I lived in London from 2001 to 2003. Cooking shows were on TV all the time there, frequently in prime time. I had never been much of a fan of cooking shows in the United States. But one of these British TV chefs in particular really caught my eye. His name was Keith Floyd. His shows had an impromptu quality about them. He filmed on location, rather than in a studio, frequently cooking with a camping stove on boats, beaches and docks. He made mistakes. He occasionally burned himself. People tasted his food and didn't like it. And he drank copiously and continuously on screen, both wines and liquors. But his passion for cooking was strangely infectious precisely because of (and not in spite of) this very unusual on-screen presentation style.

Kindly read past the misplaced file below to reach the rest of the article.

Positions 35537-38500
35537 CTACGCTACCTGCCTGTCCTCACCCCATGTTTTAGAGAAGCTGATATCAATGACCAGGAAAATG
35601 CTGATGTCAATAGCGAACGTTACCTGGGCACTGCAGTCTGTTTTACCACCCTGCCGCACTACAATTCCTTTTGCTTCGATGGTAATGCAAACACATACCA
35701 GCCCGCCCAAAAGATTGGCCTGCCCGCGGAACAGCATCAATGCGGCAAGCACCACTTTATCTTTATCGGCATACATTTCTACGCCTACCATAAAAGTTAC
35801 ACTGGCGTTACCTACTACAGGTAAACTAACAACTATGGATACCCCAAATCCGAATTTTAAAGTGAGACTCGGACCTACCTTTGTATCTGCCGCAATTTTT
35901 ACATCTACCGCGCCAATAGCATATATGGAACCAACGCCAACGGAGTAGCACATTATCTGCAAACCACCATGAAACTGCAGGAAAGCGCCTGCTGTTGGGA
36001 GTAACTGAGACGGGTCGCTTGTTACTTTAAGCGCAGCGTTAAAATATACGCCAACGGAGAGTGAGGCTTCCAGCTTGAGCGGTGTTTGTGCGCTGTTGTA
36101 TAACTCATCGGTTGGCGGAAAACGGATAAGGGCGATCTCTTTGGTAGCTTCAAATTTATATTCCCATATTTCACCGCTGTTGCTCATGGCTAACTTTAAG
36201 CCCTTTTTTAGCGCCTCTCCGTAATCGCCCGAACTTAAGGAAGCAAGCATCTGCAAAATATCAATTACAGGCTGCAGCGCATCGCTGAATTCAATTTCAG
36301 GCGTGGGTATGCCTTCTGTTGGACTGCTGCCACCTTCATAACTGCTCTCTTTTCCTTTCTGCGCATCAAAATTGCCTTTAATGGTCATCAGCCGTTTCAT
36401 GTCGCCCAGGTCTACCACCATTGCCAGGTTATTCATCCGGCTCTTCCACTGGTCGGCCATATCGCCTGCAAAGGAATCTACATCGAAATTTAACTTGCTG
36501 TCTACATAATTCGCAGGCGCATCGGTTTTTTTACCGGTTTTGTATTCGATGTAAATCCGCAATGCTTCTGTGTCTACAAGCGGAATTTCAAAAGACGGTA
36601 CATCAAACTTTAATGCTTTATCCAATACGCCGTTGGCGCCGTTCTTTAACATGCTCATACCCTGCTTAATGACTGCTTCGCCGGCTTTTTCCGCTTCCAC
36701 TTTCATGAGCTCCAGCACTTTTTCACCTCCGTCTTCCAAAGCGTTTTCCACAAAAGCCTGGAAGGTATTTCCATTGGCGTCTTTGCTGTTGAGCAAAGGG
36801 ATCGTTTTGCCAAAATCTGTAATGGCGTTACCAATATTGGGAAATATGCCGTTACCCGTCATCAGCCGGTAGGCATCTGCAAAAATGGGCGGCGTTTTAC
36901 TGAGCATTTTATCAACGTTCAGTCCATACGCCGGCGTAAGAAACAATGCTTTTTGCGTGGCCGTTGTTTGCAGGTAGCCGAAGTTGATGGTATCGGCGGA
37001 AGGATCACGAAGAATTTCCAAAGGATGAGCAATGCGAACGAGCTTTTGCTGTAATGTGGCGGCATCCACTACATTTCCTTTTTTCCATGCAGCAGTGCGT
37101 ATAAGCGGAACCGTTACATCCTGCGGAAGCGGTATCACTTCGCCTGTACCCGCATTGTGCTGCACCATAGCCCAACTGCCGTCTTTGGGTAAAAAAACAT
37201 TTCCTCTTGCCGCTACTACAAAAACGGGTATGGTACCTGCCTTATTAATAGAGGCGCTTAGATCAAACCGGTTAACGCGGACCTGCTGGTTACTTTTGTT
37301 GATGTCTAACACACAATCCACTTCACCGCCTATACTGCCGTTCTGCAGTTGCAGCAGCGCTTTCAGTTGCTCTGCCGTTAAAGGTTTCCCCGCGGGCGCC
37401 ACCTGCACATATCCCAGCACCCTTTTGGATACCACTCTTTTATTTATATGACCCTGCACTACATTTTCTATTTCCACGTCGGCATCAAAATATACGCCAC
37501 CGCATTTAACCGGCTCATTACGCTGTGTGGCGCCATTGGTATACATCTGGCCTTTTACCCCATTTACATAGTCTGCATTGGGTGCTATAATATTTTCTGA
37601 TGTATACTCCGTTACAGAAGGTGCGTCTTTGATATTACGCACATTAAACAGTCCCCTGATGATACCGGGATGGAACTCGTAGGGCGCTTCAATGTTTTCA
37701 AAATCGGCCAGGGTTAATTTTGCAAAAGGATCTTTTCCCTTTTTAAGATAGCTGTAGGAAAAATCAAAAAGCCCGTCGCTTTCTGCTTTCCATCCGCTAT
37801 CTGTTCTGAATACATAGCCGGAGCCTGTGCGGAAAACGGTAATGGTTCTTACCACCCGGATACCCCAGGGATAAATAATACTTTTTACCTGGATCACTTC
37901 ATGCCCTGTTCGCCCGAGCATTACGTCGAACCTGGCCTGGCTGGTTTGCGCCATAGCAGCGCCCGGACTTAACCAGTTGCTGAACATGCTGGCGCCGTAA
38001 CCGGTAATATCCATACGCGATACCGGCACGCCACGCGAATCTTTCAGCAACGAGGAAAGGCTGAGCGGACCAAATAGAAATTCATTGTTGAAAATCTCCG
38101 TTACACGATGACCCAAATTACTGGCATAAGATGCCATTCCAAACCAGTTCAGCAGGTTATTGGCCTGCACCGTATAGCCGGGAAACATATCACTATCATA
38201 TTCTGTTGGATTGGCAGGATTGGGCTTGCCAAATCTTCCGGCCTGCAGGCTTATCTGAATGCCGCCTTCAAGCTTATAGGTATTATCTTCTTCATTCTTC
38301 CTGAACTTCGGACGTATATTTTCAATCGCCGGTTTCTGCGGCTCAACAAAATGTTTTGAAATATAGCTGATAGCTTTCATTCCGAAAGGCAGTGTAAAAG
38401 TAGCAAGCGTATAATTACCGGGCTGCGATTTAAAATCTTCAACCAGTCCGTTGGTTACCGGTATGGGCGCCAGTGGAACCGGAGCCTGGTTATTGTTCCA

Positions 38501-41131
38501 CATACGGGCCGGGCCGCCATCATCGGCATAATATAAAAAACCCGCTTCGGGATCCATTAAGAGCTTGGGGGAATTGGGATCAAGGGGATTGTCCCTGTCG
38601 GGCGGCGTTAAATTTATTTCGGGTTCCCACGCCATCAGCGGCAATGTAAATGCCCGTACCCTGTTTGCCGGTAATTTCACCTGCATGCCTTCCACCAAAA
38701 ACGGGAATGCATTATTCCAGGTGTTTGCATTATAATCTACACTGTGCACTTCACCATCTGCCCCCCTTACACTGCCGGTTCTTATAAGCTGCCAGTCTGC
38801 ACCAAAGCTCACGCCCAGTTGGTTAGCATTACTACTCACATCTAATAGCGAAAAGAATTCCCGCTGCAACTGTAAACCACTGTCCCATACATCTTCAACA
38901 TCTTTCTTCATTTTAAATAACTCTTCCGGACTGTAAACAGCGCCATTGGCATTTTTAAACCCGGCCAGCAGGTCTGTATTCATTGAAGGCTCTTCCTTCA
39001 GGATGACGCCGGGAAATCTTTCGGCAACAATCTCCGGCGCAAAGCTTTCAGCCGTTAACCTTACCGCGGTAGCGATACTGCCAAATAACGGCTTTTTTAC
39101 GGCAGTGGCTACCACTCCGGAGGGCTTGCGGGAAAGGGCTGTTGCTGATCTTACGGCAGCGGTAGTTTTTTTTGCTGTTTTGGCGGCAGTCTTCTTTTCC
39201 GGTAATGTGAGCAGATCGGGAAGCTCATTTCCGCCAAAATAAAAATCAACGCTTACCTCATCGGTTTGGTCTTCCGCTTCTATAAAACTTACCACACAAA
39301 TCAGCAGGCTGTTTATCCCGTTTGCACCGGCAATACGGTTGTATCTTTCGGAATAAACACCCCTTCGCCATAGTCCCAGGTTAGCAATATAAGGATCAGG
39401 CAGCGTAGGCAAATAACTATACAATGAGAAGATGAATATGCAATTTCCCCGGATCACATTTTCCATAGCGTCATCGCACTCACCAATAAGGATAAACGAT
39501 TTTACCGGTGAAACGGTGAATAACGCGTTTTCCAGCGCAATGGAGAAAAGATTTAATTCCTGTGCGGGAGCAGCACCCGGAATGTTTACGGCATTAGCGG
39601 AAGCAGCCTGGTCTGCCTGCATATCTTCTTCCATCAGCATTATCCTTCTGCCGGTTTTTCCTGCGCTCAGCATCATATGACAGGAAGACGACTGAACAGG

Embedded below is part 1 (of 5) of a TV special that aired just a few days ago in Britain called "A Farewell To Floyd." Part 1 is about 9 minutes. The whole show is about 45 minutes long. It will come as no surprise that the show discusses his predictably messy personal life. He was married unsuccessfully 4 times. He was plagued by financial problems and failed restaurants. He drank and smoked too much off-screen and could, apparently, be "difficult" to work with. But if you watch some of this show, you may be surprised to find him more compelling than you might think.